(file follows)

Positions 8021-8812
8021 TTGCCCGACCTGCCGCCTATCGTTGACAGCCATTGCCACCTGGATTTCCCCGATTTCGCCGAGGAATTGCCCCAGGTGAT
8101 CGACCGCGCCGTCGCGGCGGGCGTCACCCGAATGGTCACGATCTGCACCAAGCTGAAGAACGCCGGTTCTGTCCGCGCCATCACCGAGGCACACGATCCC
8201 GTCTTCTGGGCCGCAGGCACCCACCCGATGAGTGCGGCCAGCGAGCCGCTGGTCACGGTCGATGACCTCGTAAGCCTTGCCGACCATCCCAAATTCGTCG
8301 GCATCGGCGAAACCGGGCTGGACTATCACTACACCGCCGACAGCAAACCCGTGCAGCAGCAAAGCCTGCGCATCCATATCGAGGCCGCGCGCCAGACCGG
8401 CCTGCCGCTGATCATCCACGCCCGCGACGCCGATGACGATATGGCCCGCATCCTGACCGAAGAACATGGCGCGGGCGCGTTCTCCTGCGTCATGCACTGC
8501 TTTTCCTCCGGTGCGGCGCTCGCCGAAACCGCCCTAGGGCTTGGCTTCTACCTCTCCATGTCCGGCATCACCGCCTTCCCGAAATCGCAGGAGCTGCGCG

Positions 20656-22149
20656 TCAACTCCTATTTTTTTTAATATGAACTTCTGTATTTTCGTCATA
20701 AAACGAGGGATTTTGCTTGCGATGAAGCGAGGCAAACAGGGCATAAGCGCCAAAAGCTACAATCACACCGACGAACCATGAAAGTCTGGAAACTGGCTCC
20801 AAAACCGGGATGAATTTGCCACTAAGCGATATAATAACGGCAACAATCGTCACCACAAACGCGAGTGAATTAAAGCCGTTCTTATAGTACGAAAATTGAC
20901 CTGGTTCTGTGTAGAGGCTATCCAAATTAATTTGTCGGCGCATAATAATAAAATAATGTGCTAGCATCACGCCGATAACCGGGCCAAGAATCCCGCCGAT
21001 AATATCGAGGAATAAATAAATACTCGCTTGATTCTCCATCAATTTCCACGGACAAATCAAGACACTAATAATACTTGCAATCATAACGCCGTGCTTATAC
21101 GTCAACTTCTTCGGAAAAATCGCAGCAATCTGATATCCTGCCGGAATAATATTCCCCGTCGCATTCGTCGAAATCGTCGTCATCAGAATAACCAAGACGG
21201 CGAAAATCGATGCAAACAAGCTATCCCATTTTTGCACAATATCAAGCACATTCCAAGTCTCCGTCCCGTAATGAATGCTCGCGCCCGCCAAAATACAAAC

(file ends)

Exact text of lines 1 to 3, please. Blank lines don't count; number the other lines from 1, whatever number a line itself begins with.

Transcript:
Positions 8021-8812
8021 TTGCCCGACCTGCCGCCTATCGTTGACAGCCATTGCCACCTGGATTTCCCCGATTTCGCCGAGGAATTGCCCCAGGTGAT
8101 CGACCGCGCCGTCGCGGCGGGCGTCACCCGAATGGTCACGATCTGCACCAAGCTGAAGAACGCCGGTTCTGTCCGCGCCATCACCGAGGCACACGATCCC